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Alan LaZouche, 24th Great-Grandfather

May 21, 2014 , ,

La Zouche COA

La Zouche COA

Rockingham Castle

Rockingham Castle

My 24th great-grandfather was loyal to Henry III, and later Edward I of England.  As usual, the royal association brought both positive and negative aspects:

Alan la Zouche (born about 1203) was summoned to accompany King Henry III to France in the 26th year of Henry’s reign. (Henry III was king from 1216 to 1272.) Within the next ten years, the whole county of Chester and all of North Wales were placed under Alan’s government. In the 45th year of Henry’s reign, Alan In the 45th year of the same reign he obtained a charter for a weekly market at Ashby-La-Zouche, in Leicestershire, and for two fairs in the year at Swavesey. At about the same time, Alan was made warden of the forests south of Trent and sheriff of Northamptonshire. In the 46th year of Henry’s reign, Alan was made Justice Iternerant for the counties of Southamptom, Buckingham, and Northampton. In the next three years, he was made Constable of the Tower of London, and Governor of the castle at Northampton. In 1268, he was violently attacked in Westminster Hall by John, Earl of Warren and Surrey, who had a dispute with Alan about some land. Alan’s son Roger was with him at the time, and Alan was severely wounded.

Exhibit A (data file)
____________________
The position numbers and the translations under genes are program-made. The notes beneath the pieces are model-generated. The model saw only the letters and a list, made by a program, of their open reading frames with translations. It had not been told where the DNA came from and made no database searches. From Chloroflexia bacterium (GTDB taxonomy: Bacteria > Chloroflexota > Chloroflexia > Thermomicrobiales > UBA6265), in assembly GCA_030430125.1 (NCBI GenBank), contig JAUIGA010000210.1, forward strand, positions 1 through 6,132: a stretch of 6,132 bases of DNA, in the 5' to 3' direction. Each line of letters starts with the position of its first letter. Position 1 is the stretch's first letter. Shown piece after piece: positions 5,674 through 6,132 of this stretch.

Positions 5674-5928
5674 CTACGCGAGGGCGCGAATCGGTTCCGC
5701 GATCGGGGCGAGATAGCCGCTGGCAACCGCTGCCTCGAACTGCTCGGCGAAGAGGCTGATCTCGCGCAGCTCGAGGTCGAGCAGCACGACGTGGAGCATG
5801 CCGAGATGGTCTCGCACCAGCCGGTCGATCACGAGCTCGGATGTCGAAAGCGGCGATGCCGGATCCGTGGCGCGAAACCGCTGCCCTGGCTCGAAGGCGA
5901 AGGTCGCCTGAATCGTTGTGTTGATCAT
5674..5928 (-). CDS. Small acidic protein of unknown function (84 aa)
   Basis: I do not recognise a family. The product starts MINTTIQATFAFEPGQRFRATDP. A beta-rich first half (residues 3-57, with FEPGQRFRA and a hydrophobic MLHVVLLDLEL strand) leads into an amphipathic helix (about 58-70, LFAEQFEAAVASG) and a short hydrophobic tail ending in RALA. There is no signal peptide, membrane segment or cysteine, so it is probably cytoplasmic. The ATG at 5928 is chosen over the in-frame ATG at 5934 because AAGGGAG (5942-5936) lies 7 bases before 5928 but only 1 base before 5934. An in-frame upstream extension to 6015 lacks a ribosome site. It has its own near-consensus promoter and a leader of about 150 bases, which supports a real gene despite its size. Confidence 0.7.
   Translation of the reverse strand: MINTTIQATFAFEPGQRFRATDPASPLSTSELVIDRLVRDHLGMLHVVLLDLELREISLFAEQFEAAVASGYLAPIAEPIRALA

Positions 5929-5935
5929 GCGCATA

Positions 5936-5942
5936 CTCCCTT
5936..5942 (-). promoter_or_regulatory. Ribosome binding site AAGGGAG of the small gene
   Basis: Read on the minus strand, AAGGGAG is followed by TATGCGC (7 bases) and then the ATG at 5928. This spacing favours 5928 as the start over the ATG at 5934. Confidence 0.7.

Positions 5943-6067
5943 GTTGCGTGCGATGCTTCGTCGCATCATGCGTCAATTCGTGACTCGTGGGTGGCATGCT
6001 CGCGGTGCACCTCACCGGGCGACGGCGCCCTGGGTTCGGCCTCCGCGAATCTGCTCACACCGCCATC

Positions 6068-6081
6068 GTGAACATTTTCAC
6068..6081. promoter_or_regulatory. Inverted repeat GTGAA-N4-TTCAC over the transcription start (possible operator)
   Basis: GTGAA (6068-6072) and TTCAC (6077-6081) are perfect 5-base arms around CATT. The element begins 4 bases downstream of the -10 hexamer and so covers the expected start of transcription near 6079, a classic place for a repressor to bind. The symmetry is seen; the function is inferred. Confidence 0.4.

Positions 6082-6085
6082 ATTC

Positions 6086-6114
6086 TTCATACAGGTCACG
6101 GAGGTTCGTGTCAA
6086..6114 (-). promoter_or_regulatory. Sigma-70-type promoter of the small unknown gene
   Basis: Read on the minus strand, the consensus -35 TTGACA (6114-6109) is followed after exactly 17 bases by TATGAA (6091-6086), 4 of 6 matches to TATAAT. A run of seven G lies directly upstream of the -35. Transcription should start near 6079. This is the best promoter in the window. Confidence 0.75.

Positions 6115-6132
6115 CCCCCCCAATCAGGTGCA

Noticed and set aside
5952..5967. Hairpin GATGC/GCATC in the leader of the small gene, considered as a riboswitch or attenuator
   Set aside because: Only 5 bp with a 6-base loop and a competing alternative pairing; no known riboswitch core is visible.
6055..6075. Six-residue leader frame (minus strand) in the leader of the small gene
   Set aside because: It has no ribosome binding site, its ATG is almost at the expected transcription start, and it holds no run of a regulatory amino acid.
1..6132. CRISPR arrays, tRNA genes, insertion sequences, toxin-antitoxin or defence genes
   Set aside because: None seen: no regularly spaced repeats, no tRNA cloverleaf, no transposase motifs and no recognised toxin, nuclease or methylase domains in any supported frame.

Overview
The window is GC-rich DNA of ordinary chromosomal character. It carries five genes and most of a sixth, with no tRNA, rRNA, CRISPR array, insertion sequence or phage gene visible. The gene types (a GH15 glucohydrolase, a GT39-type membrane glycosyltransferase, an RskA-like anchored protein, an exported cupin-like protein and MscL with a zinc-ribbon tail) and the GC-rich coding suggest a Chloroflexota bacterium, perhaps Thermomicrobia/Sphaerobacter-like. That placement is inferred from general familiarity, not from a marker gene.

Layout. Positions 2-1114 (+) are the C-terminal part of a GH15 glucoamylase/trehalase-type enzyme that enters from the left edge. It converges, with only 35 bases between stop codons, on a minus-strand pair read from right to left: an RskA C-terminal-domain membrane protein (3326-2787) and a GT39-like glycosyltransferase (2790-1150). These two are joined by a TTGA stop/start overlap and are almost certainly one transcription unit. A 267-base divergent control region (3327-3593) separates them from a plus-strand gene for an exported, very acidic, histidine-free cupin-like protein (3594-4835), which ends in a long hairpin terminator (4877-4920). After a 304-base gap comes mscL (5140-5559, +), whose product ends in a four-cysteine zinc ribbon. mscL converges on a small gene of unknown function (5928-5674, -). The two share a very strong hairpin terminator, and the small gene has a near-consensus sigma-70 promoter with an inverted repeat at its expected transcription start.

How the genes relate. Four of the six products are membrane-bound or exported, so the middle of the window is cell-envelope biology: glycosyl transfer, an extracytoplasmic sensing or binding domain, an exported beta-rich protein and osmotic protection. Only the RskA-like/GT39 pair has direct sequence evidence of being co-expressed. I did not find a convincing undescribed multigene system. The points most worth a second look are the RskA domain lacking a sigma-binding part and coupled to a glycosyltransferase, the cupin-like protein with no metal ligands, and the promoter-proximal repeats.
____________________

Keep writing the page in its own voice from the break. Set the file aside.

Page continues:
Alan’s son, Sir Roger la Zouche, was the Lord of Ashby. He married Ela Longespee, who was the daughter of Emmeline de Ridelisford and Sir Stephen Longespee.
Stephen Logespee was Justiciar of Ireland (something like a Prime Minister) and Seneschal of Gascony (a Seneschal was the Lord’s representative in the administration of an estate who would preside at courts, audit account,s conduct investigations, etc.).
Roger’s son Alan la Zouche (born about 1267) was the First Baron la Zouche of Ashby. Alan was governor of Rockingham Castle and steward of Rockingham Forest, England. Alan La Zouche died without any sons shortly before at the age of 46, and his barony fell into abeyance among his daughters.
Alan was in Gascony with King Edward I of England in October 1288, when he was one of the hostages given by the king to Alfonso of Aragon for the fulfillment of certain agreements. He was in Scotland in the King’s service in June of 1291. In April 1294 he had a writ of protection from the King when he travelled overseas with the King’s daughter, Eleanor of Bar. He served in Gascony in 1295 and 1296, and was present at the action around Bordeaux on March 28, 1296, when his standard bearer was captured by the French. In 1297 he was summoned for service in Flanders, and attended Councils in Rochester and London in that year.